Parliament: Assessors can specify rent waiver amount for tenants under proposed changes to Covid-19 Act

Landlords can get assessors to determine whether they can provide tenants a reduced amount of the rental waivers, on the basis of financial hardship.
Landlords can get assessors to determine whether they can provide tenants a reduced amount of the rental waivers, on the basis of financial hardship. ST PHOTO: GAVIN FOO

SINGAPORE - Assessors appointed by the Ministry of Law (MinLaw) to deal with disputes under the rental relief framework will be given enhanced powers to specify the amount of rent to be waived in some cases, under proposed amendments to the Covid-19 (Temporary Measures) Act.

This is the second time amendments have been proposed to the Act.

In June, the first amendments were passed to require landlords to waive rent for eligible small and medium-sized enterprise (SME) tenants and sub-tenants that have been hit hard by the coronavirus pandemic.

Landlords who are unable to reach an agreement with these tenants on whether the latter are eligible for the rental waivers - the portion supported by government assistance and/or the portion borne by the landlord - are able to apply to have the assessors make a determination.

The landlords can also get assessors to determine whether they can provide tenants a reduced amount of the rental waivers, on the basis of financial hardship.

The proposed amendments, which were introduced in Parliament on Thursday (Sept 3), will allow assessors to specify the amount of rent to be waived for tenants under the framework.

This will apply when the amount is affected by maintenance and service charges, especially if they are not listed in the lease or licence agreement; when the amount could be offset by assistance provided earlier by the landlord; when the tenant is occupying the property for only a part of the relief period; and when there are multiple sub-tenants in the same property.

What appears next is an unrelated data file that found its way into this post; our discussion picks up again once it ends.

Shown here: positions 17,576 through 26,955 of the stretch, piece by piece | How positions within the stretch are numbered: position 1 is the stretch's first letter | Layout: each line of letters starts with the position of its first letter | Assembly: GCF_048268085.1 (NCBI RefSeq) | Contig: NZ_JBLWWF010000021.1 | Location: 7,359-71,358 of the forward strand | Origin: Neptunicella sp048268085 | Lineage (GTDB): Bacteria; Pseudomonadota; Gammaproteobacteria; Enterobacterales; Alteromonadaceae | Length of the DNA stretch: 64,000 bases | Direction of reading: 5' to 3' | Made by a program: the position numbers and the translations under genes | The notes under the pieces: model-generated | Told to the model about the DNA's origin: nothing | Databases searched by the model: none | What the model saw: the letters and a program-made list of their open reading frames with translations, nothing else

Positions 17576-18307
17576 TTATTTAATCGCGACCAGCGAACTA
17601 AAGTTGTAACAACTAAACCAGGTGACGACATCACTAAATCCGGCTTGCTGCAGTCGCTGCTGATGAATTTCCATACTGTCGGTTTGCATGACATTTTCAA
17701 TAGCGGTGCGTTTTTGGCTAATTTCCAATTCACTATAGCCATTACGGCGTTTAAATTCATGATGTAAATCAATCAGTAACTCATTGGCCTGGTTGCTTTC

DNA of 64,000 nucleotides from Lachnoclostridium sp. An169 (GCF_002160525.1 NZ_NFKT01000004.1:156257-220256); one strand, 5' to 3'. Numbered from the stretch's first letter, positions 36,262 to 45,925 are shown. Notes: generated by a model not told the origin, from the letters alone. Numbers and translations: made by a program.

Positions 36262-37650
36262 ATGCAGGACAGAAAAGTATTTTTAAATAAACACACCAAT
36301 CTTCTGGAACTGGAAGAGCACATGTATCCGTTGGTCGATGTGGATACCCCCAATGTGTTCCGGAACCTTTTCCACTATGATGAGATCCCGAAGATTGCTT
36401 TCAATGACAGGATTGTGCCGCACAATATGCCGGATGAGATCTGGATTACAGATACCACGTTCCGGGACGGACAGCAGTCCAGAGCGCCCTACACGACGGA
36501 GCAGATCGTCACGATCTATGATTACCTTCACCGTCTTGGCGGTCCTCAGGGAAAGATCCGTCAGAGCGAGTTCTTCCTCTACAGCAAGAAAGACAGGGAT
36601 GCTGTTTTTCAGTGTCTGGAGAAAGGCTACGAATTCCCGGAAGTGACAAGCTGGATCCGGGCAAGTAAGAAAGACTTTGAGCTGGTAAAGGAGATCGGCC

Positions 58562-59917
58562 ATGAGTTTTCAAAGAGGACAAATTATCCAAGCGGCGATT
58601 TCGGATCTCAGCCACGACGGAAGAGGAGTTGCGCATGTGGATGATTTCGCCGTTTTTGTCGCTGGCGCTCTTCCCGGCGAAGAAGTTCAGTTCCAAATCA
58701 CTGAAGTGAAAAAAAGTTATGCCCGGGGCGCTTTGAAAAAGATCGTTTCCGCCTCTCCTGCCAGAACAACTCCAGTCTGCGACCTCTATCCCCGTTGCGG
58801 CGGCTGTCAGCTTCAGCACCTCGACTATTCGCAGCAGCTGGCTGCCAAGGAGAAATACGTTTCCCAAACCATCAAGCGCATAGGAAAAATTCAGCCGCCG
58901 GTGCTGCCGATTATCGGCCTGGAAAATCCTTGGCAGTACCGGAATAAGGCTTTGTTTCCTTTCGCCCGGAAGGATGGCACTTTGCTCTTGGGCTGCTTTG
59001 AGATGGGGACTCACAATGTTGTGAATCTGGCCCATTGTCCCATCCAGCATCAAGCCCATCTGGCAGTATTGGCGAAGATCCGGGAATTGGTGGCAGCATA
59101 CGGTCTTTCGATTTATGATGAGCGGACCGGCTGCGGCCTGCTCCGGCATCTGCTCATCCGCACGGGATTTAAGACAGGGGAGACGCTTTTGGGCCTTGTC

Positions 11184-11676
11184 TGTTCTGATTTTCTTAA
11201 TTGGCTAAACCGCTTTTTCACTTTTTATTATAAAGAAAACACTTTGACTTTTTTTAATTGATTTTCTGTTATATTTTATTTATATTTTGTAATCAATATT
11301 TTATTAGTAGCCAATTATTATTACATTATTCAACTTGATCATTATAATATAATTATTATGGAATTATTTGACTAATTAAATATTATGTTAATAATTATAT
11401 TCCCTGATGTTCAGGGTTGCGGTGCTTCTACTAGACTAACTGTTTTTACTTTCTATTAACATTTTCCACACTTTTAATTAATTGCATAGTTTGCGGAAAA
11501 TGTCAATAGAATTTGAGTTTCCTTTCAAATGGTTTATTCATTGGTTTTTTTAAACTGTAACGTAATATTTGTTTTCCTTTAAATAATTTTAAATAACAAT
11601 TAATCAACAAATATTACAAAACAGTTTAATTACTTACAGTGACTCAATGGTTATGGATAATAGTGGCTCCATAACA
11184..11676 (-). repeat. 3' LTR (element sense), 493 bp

In addition, the amendment Bill will also clarify the existing Part 8 of the Act - not yet in force - that allows parties of some contracts to get relief if they are affected by breaches or delays in construction, supply or related contracts.

It will specify that no application for relief for such contracts can be filed if court, arbitral or Building and Construction Industry Security of Payment Act (Sopa) proceedings related to the application have already started.

Conversely, once an application for relief has been filed, the other parties of the contract cannot commence court, arbitral or Sopa proceedings for the same matter, until a determination is made or the application is rejected or withdrawn.

If a determination is made and the terms of the contract are adjusted, any subsequent applications and determinations made under Sopa must be based on the adjusted contract terms.

 
 

In cases where a Sopa application is made before the other party seeks relief under the Act, the Sopa adjudicator will have powers to grant relief - similar to that of the assessors - to account for the impact of Covid-19.

The amendments to the Covid-19 (Temporary Measures) Act will also include continuing to allow alternative arrangements for meetings, such as annual general meetings, to prevent the spread of Covid-19, regardless of whether safe distancing regulations change or cease.

Currently, organisations and entities are allowed to do so until Sept 30.

MinLaw said it will announce an extension of the time frame "soon" to give greater certainty and confidence to organisations in convening or holding meetings using alternative arrangements.

 
 
 

It added that if passed, the amendments tabled on Thursday will keep Singapore's legal interventions relevant and responsive to the continued uncertainty brought about by Covid-19.

"Further details of these amendments are still being worked out and will be announced separately," said MinLaw, adding that it is aiming for the amendments and the necessary changes in subsidiary legislation to take effect before the end of this month.